Tuesday, April 10, 2018

Thoughts on Yom HaShoah 2018 -- in memory of Kurt Rosendahl, Frieda Brown, Mirielle Knoll z"l

Dear friends,

Tonight begins Yom HaShoah, Holocaust Remembrance Day - the day when we remember the effort by the Nazis to obliterate the Jewish people -- and how they nearly succeeded in their diabolical plan, murdering ⅔ of the Jews of Europe, approximately 6 million men, women, and children. The Holocaust continues to exert an influence on the life of our community today, as so many of us have family members who are survivors and so many of us have family members who were killed during that terrible era. (Click here to see a video of how Yom HaShoah is marked in Israel today -- with a two minute siren that brings the entire nation to mournful standstill in tribute to those who were killed.)

Tonight and tomorrow, many of us are lighting memorial candles in memory of those who have died. Additionally, many of us will gather on Sunday afternoon April 15, 4pm, at Congregation Bnai Jacob (176 West Side Avenue in Jersey City) for a moving tribute to those who died, including musical presentations by the USH Choir. Our older Learning Center students in grade 6 and above are having special programs this week focusing on remembering the Shoah.

Each year on Yom HaShoah, I reflecting on the memories of people who died since last Yom HaShoah, whose lives were touched by the Shoah. As we experience the loss of the generation of Holocaust survivors, the responsibility to tell their stories shifts to the rest of us.

Today, I think of Kurt Rosendahl, grandfather of our friend and member and trustee Adam Berkowitz, who died in February 2018. Adam wrote this in memory of his grandfather:

"Kurt Rosendahl was born in 1920 Aachen, Germany, with dreams of following his father into a very successful family pharmacy business. As the Nazis took power, my grandfather and his family left for Belgium, with my grandfather and great-grandfather fleeing to France to join the resistance. They were ultimately captured by the Nazis. My grandfather spent time in multiple camps, surviving Auschwitz, a death march through Poland, and finally Buchenwald where he was liberated by the Americans. At one point he suffered gangrene in his foot, had a non-surgical amputation of a toe, and only survived because his friends carried him back and forth to work each day. He met my grandmother in Belgium after the war (I told that story during Yom Kippur), and they eventually moved to the US, settling in Manhattan and then Long Island. They enjoyed traveling the world and meeting new people everywhere- visiting 6 of the 7 continents and numerous countries. But what they loved most was their family- Two daughters, 5 grandchildren, and 2 great-grandchildren [LC students Marissa and Tori Berkowitz] (with a third on the way) are what made them most proud. Just last weekend he was able to celebrate his 98th birthday with his family and friends.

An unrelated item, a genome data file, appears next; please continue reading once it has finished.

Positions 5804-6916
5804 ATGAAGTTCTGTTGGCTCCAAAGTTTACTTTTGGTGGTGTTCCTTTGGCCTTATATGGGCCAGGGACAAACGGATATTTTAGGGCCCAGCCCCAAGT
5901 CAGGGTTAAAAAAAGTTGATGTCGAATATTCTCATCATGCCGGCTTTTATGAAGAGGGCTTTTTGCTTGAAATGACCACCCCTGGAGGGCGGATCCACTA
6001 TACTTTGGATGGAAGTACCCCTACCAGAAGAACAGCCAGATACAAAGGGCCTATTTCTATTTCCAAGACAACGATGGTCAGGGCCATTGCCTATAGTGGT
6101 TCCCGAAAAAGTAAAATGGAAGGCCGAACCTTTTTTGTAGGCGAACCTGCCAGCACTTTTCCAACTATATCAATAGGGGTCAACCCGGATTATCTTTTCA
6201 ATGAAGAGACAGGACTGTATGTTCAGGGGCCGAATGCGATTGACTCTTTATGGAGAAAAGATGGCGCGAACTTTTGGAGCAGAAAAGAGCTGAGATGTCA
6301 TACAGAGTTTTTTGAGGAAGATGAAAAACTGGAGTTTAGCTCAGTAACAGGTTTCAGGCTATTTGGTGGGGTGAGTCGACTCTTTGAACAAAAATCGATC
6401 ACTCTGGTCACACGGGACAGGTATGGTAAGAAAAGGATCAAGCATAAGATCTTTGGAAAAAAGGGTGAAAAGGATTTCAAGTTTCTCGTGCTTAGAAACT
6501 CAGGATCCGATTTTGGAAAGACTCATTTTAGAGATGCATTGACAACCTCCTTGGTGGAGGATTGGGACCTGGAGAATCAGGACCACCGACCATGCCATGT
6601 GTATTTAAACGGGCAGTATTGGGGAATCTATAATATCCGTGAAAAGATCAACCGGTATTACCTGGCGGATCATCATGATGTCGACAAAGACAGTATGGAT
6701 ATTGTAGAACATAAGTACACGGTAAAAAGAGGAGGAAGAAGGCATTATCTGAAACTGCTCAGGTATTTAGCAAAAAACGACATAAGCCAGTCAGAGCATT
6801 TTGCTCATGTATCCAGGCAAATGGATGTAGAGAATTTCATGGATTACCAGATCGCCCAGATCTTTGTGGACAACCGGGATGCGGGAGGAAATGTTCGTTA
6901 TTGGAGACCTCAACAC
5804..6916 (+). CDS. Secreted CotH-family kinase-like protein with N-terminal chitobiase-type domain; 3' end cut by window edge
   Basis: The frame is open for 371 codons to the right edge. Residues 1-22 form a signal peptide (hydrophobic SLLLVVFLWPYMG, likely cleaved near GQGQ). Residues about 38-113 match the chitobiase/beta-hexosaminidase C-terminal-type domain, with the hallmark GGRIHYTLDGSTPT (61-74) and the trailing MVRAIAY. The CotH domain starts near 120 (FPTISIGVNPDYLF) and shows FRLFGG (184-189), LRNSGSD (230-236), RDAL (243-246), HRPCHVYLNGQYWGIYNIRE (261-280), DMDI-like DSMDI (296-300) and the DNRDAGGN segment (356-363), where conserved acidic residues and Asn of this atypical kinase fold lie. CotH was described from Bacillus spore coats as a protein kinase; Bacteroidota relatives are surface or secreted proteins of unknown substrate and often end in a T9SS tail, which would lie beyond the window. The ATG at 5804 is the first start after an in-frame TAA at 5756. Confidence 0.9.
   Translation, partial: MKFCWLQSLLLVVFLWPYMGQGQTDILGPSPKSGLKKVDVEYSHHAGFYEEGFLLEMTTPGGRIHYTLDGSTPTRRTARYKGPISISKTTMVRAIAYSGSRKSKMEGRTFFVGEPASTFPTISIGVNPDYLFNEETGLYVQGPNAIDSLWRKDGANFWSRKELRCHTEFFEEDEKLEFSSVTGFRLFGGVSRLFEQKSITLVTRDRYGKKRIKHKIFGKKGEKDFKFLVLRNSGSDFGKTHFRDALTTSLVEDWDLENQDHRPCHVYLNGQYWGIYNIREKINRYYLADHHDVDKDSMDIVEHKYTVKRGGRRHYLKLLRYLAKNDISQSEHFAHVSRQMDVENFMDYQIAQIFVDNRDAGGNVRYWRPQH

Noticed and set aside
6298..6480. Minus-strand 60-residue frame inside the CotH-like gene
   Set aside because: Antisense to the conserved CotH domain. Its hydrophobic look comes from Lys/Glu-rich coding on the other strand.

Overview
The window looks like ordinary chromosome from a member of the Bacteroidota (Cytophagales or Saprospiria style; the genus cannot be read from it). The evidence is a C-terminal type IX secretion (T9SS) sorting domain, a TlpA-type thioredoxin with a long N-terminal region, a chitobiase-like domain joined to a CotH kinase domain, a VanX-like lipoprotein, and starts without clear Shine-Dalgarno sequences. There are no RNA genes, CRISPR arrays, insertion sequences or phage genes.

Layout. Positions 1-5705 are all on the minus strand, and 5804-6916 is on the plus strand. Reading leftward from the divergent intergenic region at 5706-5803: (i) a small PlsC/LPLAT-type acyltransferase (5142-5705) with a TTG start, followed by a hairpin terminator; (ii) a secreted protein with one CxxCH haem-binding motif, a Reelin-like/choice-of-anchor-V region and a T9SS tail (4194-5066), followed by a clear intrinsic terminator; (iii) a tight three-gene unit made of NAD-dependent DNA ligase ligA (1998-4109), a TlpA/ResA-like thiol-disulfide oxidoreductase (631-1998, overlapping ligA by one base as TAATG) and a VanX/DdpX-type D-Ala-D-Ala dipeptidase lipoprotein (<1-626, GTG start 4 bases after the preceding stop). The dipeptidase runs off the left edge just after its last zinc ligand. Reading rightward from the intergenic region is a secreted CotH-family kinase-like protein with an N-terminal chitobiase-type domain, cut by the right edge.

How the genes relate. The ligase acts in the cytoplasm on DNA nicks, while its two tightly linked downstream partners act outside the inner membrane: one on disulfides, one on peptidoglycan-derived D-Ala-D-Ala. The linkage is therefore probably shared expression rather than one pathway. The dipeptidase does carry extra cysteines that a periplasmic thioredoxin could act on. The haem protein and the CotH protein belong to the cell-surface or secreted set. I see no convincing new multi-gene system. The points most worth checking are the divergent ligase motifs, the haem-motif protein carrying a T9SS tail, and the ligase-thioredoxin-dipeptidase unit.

At my mother's funeral, my grandfather spoke the following: "In sleepless and endless nights and nightmares, in the filthy barracks of Auschwitz, I had a dream. I had the impossible dream that I would survive the Shoa which we call the Henim. I dreamt that I would meet Helen and that together we would create a new family and new life. When Diane was born, it was the fulfillment of an impossible dream. She was our first born and the beginning of a new family and new life. There is a concept in Judaism that one life is the equivalent to the entire world. Diane was the beginning of a new world.""

Kurt Rosendahl spent much of his life speaking and writing about his Shoah experience; he told his story to a group of teenagers just a few weeks before he died. We pray that Kurt’s memory be a blessing always, as we extend continued wishes for comfort and peace to Adam and Lindsay and Marissa and Tori and all who mourn the loss of Kurt Rosendahl.

Also on my mind is Frieda Brown, a dear friend of our community who died in July 2017. Frieda Brown, mother of our friend and member Alicia Weinstein, was born in the notorious concentration camp of Bergen-Belsen, shortly after the war was over and it had been converted into a displaced persons camp for survivors of the Holocaust including her parents. A good portion of Frieda’s childhood was spent caring for her younger siblings, in part because her mother was in ill health with aftereffects of her Holocaust experience. We pray for continued comfort for Frieda’s daughter Alicia, son-in-law Jim, and grandchildren Mimi, Grace, and Evan.

We also join with the worldwide Jewish community in mourning the loss of Mirielle Knoll of Paris, age 85, who was brutally murdered just a few weeks ago in what authorities are calling an act of anti-Jewish violence. As a child, Mirielle narrowly escaped the roundup of Parisian Jews in July 1942. She lived a generally happy and quiet life and raised her family in France. In later years, she had Parkinsons Disease and was mostly confined to her home. Just three weeks ago she was murdered -- the key suspect is a neighbor whom she had known since his childhood, and there are indications that he and his accomplices were motivated by their anti-Jewish beliefs. How agonizing that the anti-Jewish hatred that had upended her childhood returned to cruelly and tragically end her life in violence. Mirielle’s death, along with other murders of Jews in France in recent years, are horrifying reminders that the hatreds of the past are still with us. And seeing thousands and thousands of people in Paris two weeks ago, marching against hatred in Mirielle’s memory, hopefully reminds us that not everyone embraces the hatreds of the past; we have many allies in our desire to create a world of kindness and tolerance.